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Britain’s (lack of) language skills are hurting international growth

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It’s never been more important for British firms to trade overseas, but we may pay a price for our monolingualism. 

Over-two fifths (41 per cent) of British firms do not believe that local language fluency is critical to overseas business success. Yet, at a time when firms are being urged to do more international trade with emerging markets, business owners’ lack of foreign language skills could become an obstacle to growth.

Workplace provider Regus canvassed the views of 2,700 UK business owners, and found that only 35 per cent of firms appointing an expat to manage overseas operations require them to be fluent in the local language.

Is this because of the lack of foreign-language speakers in management positions?

“Despite the near ubiquity of English in world business, it’s clear that there will be an increasing premium on managers who speak Mandarin, Spanish, Portuguese, Arabic or Russian as the centres of business power move towards China and elsewhere,” says Stephan Chambers, MBA programme director at Saïd Business School in Oxford.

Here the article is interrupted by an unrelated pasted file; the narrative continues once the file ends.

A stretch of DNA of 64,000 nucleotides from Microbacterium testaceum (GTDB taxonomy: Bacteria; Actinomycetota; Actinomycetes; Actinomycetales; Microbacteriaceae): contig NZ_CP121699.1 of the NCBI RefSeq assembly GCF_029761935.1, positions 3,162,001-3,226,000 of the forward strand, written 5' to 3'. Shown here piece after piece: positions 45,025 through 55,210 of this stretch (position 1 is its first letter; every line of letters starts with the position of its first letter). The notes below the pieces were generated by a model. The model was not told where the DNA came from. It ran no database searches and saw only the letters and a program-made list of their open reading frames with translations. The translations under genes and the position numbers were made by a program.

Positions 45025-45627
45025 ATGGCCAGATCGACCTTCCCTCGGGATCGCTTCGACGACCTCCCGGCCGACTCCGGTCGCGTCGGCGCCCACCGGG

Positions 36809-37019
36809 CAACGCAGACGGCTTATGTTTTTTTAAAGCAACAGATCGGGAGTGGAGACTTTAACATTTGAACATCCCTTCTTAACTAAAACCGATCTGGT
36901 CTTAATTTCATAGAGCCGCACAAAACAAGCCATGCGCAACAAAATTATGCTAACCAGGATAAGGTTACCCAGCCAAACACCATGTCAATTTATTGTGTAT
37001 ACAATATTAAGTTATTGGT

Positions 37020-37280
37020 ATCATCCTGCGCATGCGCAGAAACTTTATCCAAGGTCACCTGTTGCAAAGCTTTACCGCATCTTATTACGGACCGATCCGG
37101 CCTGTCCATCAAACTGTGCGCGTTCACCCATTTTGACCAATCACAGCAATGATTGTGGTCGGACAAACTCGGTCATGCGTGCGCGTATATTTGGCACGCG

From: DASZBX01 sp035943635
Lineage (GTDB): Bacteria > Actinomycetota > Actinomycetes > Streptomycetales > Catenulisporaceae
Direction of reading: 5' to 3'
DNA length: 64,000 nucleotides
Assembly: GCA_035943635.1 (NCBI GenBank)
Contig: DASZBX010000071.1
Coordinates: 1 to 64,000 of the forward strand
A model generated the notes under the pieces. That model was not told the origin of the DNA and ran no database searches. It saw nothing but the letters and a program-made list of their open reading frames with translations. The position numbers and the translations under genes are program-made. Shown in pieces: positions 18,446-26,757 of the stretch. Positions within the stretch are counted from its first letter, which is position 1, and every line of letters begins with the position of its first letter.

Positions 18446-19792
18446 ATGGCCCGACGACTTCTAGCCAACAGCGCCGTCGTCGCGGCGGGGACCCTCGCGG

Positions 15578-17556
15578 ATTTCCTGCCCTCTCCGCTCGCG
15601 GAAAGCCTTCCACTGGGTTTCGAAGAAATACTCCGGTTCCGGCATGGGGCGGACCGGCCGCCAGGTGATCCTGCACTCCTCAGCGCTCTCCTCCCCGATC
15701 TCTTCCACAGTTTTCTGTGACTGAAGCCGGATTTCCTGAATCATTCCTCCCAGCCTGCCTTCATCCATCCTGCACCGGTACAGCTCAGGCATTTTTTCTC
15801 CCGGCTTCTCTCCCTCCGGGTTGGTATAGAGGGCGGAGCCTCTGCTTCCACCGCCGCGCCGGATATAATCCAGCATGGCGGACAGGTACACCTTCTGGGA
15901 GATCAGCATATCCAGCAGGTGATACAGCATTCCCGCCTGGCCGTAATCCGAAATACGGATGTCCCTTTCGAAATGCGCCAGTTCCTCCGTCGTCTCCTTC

“Fluency in languages other than our own must help insight and understanding and, in turn, our national competitiveness.”

The Regus survey shows that an above-average proportion of firms (57 per cent) choose to staff foreign operations with local managers, which may reflect a specific cultural strategy, but is more likely to be influenced by the lack of foreign language speaking “home grown” talent.

Celia Donne, regional director at Regus, says that staffing decisions and language capabilities are a key sticking point:

“Many UK firms rely on English as the ‘lingua franca’ of business, but speaking the customer’s language helps build lasting relationships that make commercial dealings run smoother and could even prove a decisive factor in winning new business.”

Mike Liddle, a management consultant at real estate consultancy Business and Facilities Solutions, says that from the outset, his firm has operated internationally, taking advantage of high demand for specialist services in central Europe.

“It’s true that English is the lingua franca of management, particularly in central Europe, so although I speak French, for instance, it isn’t actually critical in dealing with the management at our customers and partners. But outside of central Europe, it can be more difficult to rely on English, and the approach we’ve taken is to appoint trusted local partners.

“This approach is also imperative when it comes to project delivery. Our partners allow us to operate in most countries and we rely heavily on their local expertise and knowledge to deliver a variety of projects.”

Worryingly, last week, separate research by Regus revealed that only 21 per cent of British companies intend to dip their toes into overseas markets in the next two years, compared to 39 per cent of French firms and 26 per cent of German firms.

Thirty-two per cent of businesses claimed that the biggest obstacle to overseas expansion is the challenge of setting up a physical presence in a foreign country.

* thanks Michael Gove.

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